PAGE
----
The process is much like moving through a drive-thru at a fast food chain. Pull up to the door. Place your order with the sales associate. Pay. Receive your groceries. “It’s a unique business model,” President and CEO Scott Simon says. “We think of ourselves as the express lane at the grocery store. We have all the things you need at a one-stop shop.”
Broomall, Penn.-based Swiss Farms operates 12 drive-thru stores throughout Pennsylvania. The company, which celebrates its 50th anniversary this year, keeps it simple by focusing on fresh products and fast and friendly service. Although Swiss Farms likes to stay true to its roots, the company has made a number of large investments in the past two years. That includes its new fresh food program.
“Our fresh food menu is taking off,” Simon says. “It’s something we’ve made a heavy investment on and we’ve been profitable in the first year. Sometimes, it takes companies years to be successful as they add on to their existing business model.”
Focus On Fresh
Swiss Farms’ fresh foods program offers a variety of healthy food options as well as comfort foods. The menu is peppered with breakfast sandwiches, paninis and melts, strombolis, salads, fresh fruit snacks, more than a dozen entrees and numerous sides. Comfort-style foods like lasagna, baked ziti, tea cooler barbecue pulled pork and tea cooler barbecue bacon wrapped meat loaf can be paired with side dishes like macaroni and cheese, fried rice, garlic green beans or rosemary-roasted red potatoes.
For its calorie conscious customers, Swiss Farm offers items like a cranberry chicken salad, cobb salad, chicken caesar salad, blueberry yogurt parfait or a fresh fruit cup. “We have a full line of private label fresh food,” Simon says. “It’s all made in-house. We own the whole supply chain from making it to distributing it.” Entrees are made to feed two people and most cost $7.99.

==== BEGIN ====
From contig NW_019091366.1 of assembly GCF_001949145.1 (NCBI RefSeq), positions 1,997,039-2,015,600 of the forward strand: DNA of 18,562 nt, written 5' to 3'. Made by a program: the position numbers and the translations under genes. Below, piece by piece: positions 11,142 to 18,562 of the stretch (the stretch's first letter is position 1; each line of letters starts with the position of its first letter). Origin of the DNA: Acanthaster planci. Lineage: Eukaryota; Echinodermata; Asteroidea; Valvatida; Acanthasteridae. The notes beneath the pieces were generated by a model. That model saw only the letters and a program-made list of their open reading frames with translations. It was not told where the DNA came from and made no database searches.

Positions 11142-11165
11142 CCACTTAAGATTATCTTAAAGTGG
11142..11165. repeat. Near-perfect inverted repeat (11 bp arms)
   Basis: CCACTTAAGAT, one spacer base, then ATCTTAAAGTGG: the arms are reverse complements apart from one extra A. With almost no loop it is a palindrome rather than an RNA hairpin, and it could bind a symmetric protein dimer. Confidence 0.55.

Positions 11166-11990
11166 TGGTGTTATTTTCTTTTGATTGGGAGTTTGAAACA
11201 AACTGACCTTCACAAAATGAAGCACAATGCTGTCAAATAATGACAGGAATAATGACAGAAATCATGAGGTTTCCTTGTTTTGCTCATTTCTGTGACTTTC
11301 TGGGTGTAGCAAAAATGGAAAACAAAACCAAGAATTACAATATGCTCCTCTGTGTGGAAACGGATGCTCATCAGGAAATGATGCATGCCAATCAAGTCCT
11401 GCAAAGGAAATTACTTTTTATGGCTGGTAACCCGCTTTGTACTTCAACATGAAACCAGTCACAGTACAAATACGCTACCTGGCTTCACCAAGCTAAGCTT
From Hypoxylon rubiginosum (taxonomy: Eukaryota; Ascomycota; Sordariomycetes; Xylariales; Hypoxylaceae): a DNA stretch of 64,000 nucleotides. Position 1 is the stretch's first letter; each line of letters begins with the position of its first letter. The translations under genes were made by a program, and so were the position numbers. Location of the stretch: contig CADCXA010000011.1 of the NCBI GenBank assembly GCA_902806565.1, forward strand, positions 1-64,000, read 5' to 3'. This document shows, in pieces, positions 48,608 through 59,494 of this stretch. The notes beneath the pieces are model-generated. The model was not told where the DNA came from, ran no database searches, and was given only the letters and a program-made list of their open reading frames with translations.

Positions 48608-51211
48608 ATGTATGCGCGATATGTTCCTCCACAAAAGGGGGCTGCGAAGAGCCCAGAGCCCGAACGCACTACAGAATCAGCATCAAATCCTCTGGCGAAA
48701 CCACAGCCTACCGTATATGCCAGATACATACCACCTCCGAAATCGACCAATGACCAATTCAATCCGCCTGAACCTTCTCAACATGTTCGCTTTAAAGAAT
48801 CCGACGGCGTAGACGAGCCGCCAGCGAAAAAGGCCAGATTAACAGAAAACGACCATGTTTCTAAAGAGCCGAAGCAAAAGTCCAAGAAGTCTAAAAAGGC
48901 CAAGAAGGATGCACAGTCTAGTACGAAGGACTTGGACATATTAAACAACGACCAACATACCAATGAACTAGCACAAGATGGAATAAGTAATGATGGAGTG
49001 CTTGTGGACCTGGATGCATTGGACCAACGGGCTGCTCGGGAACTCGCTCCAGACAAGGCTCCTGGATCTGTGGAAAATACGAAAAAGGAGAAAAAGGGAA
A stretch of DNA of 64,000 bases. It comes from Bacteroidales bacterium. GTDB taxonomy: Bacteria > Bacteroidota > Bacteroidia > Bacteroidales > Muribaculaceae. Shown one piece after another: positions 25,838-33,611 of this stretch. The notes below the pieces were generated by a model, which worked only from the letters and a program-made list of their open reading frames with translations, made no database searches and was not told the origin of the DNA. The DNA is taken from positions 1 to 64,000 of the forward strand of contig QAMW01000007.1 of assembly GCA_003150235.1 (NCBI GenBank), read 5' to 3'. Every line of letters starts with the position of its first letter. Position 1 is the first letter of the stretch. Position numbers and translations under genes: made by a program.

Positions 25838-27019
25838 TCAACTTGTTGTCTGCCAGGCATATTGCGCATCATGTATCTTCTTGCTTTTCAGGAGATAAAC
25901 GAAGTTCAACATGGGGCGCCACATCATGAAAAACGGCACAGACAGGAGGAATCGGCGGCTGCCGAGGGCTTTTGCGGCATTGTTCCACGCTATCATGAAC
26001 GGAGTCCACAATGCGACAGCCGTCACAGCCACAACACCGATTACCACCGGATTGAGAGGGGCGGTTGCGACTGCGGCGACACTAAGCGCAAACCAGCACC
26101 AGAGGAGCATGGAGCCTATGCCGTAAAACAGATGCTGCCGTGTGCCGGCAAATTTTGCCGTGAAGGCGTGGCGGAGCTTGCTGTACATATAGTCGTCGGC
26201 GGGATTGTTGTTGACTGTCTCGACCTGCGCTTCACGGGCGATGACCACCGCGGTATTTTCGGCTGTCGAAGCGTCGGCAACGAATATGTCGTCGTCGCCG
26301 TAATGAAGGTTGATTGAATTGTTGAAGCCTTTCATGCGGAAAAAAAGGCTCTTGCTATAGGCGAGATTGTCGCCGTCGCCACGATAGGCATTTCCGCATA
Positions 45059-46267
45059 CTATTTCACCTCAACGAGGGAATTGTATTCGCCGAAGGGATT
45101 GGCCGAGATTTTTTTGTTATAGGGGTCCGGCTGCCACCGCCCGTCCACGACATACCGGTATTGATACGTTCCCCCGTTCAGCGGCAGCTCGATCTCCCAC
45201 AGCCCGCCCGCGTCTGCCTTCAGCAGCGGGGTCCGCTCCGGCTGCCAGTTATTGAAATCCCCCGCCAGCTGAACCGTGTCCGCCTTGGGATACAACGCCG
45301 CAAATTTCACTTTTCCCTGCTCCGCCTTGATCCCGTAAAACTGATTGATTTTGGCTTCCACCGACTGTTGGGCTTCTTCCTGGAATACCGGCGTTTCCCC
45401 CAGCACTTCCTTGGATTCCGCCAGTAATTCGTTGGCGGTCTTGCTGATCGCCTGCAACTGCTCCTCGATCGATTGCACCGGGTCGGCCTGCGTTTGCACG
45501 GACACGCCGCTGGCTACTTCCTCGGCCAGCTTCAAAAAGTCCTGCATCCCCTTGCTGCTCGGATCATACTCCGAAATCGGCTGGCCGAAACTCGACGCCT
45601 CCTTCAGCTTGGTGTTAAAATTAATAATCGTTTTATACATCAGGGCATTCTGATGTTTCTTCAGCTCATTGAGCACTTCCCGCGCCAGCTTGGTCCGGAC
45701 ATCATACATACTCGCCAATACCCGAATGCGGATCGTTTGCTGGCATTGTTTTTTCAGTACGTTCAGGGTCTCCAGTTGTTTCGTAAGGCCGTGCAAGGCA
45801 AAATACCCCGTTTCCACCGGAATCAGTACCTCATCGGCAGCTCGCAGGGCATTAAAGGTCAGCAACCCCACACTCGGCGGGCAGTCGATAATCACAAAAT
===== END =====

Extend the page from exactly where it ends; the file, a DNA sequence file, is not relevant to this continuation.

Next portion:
Aside from freshly prepared foods, Swiss Farms’ product line also includes farm fresh milk, all-natural juices and drinks, eggs, bread, butter, chips, snacks, fresh coffee and a variety of non-food items like toiletries, diapers and paper plates.
Investing in Technology
Swiss Farms has made significant investments into technology in the past few years. The company introduced a new human resources platform for smartphones. Employees use it to clock-in and clock out, check their schedules, look up their tax information and to send and receive messages to and from the company. Outsiders can use it to apply for a job with the company. “It’s innovative and completely paperless,” Simon says.
In addition to the human resources platform, Swiss Farms has been focusing on its online presence. It has invested a large amount of money into improving its website. Customers can now order online, pay ahead and skip the lines when they pull their car into the drive-thru to pick up their order. “It also allows you to view all of our products online,” Simon says. “Prior to last year, people couldn’t see the products we sold.” Swiss Farms is also testing out delivery options as part of UberEats in select zip codes.
Swiss Farms has been providing farm-fresh products to its customers in a fast and extra-convenient way since 1968. The first four Swiss Farms locations opened up in Delaware County. They were founded Lebanon, Pa.-based Wengert’s Dairy as a channel for distribution of its No. 1-rated milk products. “All we were was a distributor for milk,” Simon says. “As time went by, we added more things and different products.”